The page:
We can scarcely believe what has just landed at MoM Towers, a single bottle of the oldest ever single malt from Japan, a Yamazaki 55 Year Old. That’s right, just one very special bottle. To tell us more we have brand ambassador James Bowker.
It’s not often that we get a whisky in that’s a piece of history, but this incredibly rare release from Suntory, a Yamazaki 55-year-old single malt, is just such a thing. It’s a blend of three casks of whisky, filled in 1960, 1961 and 1964, and captures a pivotal moment in Yamazaki’s history. The 1960 was filled under the watchful eye of Suntory founder Shinjiro Torii. But in 1961 his son Keizo Saji took over as president and master blender..
Japan’s original single malt
Then in 1963, according to brand ambassador James Bowker, Yamazaki was completely remodelled. The distillery, Japan’s first, was founded in 1923. “Before the stills were like old Macallan stills, quite small and stubby,” he said. They were replaced with the current set-up of eight unique pairs of stills to create a diverse range of flavour styles. So this is a taste of a lost style of Yamazaki that can never be recreated.
According to Bowker, these casks were laid down with the expectation that they would age for a long time. Current master blender Shinji Fukuyo tasted the 1964 cask “for release to coincide with the 55th anniversary of the Olympics being held in Japan”, Bowker explained. It was “lovely but not perfectly balanced so he brought in the two older casks to harmonise it.”
Delicate, complex and balanced
Bowker explained how everything at Suntory must conform to founder Shinjiro Torii’s concept of “subtle and refined yet complex,” or “delicate, complex and balanced” as the company now puts it. As such at Yamazaki the team can produce a bewildering array of styles from different fermenters, yeast strains, still types (including some direct-fired stills), and peating levels of malt – and that’s before you even get on to casks.
Compare this with Macallan or Bowmore, Bowker said, “where every drop is identical up until the moment it goes into cask.” He went on to explain the difference. One approach is like “taking a photograph of one aspect of a thing”, whereas at Yamazaki they “take snapshots of all these angles and perspectives of the core malt profile of the distillery.” As such it’s hard to define the distillery’s style but, Bowker said, it always includes tropical fruit and a resinous quality from mizunara, Japan’s native oak.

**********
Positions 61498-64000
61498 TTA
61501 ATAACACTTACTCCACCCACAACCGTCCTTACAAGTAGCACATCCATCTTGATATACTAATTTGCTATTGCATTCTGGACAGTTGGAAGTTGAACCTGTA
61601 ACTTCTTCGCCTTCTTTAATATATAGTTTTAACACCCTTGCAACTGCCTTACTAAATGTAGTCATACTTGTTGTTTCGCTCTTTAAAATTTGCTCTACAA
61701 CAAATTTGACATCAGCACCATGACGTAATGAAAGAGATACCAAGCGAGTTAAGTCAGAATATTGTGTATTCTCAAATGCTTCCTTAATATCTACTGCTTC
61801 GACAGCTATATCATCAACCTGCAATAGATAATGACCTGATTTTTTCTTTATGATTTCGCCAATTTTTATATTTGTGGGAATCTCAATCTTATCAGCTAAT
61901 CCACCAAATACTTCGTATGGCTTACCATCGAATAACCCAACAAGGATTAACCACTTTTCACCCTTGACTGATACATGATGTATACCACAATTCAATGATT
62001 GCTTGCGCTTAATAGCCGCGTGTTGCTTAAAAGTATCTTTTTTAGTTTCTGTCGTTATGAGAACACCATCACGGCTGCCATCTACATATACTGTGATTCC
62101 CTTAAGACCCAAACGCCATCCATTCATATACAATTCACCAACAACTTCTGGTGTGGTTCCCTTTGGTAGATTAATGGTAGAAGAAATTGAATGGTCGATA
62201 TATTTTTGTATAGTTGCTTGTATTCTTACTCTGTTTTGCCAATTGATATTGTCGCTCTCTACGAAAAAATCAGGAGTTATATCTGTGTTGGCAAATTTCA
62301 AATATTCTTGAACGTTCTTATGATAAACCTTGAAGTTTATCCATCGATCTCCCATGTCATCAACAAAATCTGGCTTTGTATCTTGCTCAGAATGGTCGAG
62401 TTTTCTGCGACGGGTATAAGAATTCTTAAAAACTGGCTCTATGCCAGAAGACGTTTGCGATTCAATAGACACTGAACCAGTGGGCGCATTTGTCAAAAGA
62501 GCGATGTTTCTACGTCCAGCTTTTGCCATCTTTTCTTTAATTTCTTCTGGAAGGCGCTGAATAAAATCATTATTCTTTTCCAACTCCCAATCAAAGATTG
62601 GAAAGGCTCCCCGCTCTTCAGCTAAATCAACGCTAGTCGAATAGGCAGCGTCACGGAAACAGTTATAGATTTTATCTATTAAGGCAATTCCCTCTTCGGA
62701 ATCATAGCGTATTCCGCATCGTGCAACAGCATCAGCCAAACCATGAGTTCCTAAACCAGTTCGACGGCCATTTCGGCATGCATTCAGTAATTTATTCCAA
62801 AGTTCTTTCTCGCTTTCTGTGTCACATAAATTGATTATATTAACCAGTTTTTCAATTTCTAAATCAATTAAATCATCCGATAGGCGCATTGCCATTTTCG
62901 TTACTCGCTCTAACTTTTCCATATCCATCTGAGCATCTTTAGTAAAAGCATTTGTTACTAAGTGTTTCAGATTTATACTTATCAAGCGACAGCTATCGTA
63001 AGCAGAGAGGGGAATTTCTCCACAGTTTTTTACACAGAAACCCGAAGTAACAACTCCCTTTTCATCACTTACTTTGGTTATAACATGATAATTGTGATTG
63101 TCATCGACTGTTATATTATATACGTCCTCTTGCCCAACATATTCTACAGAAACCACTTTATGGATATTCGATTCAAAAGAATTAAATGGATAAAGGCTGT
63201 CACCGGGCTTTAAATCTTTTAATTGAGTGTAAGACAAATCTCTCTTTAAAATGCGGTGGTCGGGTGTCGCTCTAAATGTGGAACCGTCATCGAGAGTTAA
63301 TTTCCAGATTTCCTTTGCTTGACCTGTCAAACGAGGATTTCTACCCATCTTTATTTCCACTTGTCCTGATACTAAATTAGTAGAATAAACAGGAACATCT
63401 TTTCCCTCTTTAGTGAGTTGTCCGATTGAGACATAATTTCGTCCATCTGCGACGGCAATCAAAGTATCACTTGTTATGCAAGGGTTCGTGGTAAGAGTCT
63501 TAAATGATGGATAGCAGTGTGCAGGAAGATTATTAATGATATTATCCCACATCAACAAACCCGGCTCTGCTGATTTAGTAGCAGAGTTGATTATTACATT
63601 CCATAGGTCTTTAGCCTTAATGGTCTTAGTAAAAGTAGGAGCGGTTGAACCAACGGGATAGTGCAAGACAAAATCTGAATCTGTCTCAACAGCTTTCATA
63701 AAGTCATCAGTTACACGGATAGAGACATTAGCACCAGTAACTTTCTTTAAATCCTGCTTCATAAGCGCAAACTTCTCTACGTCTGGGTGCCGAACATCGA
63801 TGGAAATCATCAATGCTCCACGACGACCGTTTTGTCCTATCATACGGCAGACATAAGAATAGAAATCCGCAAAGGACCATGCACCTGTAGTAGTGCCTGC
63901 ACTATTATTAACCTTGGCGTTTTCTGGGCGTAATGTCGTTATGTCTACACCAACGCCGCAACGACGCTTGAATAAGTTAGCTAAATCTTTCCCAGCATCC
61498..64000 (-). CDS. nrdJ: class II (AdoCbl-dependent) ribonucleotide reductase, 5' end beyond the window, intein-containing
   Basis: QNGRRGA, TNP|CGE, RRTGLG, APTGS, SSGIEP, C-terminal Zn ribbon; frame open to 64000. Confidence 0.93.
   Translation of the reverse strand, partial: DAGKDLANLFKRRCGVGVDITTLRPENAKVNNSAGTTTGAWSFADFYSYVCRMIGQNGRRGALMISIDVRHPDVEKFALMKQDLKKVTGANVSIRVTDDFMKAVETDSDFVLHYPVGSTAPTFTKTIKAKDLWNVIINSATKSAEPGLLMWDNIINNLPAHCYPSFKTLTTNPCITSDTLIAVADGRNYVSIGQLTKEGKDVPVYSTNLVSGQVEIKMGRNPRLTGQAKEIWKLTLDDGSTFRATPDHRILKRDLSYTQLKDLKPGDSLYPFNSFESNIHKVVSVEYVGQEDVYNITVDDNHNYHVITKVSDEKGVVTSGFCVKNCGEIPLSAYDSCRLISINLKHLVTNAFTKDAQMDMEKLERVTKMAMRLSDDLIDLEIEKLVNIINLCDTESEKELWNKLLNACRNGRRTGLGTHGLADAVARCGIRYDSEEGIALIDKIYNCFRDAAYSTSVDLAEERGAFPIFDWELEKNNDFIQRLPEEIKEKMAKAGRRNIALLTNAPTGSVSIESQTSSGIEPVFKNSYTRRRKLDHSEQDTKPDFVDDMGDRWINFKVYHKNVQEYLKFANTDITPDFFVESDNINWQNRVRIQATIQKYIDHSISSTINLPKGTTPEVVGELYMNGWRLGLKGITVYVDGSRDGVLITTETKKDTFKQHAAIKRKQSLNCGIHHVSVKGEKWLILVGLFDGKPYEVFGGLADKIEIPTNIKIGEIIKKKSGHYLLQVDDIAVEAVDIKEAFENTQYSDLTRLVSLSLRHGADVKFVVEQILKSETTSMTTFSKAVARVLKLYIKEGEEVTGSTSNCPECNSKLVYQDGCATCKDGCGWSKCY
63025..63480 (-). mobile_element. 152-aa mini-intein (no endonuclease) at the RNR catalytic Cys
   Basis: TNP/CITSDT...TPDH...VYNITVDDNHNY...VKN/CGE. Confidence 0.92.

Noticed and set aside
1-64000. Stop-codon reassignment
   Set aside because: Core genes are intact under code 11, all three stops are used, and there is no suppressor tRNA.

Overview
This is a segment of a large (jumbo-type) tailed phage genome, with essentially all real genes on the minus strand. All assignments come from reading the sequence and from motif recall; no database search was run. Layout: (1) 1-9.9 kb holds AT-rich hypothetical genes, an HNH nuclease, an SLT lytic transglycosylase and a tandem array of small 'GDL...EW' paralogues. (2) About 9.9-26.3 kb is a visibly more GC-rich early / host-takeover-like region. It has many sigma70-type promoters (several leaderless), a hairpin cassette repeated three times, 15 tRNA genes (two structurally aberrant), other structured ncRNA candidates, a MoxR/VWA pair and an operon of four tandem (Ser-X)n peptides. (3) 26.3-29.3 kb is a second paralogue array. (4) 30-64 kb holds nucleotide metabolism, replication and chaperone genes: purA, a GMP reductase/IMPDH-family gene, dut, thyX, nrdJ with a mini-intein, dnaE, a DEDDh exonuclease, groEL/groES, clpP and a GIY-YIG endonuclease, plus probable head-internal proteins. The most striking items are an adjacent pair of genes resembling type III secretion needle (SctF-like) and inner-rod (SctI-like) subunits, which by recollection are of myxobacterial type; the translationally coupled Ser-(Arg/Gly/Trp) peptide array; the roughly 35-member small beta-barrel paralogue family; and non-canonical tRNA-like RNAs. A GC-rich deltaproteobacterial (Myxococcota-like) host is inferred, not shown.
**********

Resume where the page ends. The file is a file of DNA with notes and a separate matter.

Sadly, the records have been lost as to exactly what went into those three special casks but according to Bowker, there is a hint of smoke about the finished whisky. The original casks are also something of a mystery. Bowker thinks the 1960 began in Spanish oak before moving to mizunara after about 25 years. “We re-cask whisky at around 25 years old to make sure it continues to improve,” he said. Finally, the three years were married together in glass for around six months before bottling in 2020 at 46% ABV.
Calm and mysterious
Fifth-generation chief blender Shinji Fukuyo commented: “Throughout the process of blending Yamazaki 55, I used as inspiration the passage of time and ‘wabi-sabi’ – the Japanese belief that imperfections can help to ultimately contribute to perfection. While I often view other extra-aged whiskies as art, I consider Yamazaki 55 to be more like a Buddhist statue: calm and mysterious, requiring time to truly enjoy the inner beauty.”
The result, with a minimum age of 55 years, is the oldest Japanese whisky ever released. Naturally, the packaging is pretty fancy too. It comes in a crystal bottle decorated with gold dust and lacquer. The bottle is wrapped in handmade Echizen washi paper and bound with a Kyo-kumihimo plaited cord, and comes in a box made from Japanese Mizunara wood and coated with Suruga lacquer.
Only 200 bottles have been filled, 100 for Japan and 100 for the rest of the world, and we have one. Just one. So how do you get your hands on this piece of history? Simple click here and fill out the form to register interest, and we’ll get back to you.
Tasting note for Yamazaki 55 Year Old
Nose: A robust aroma redolent of sandal wood. A sweet, mature bouquet like well-ripened fruit.
Palate: A soft, smooth first sip that blossoms in the mouth with flavor. A mixture of sweet and slightly bitter, followed by a woody note from the mizunara cask.
Finish: Slightly bitter, a fragrance like scented wood and a hint of smokiness. A sweet, rich, lingering finish.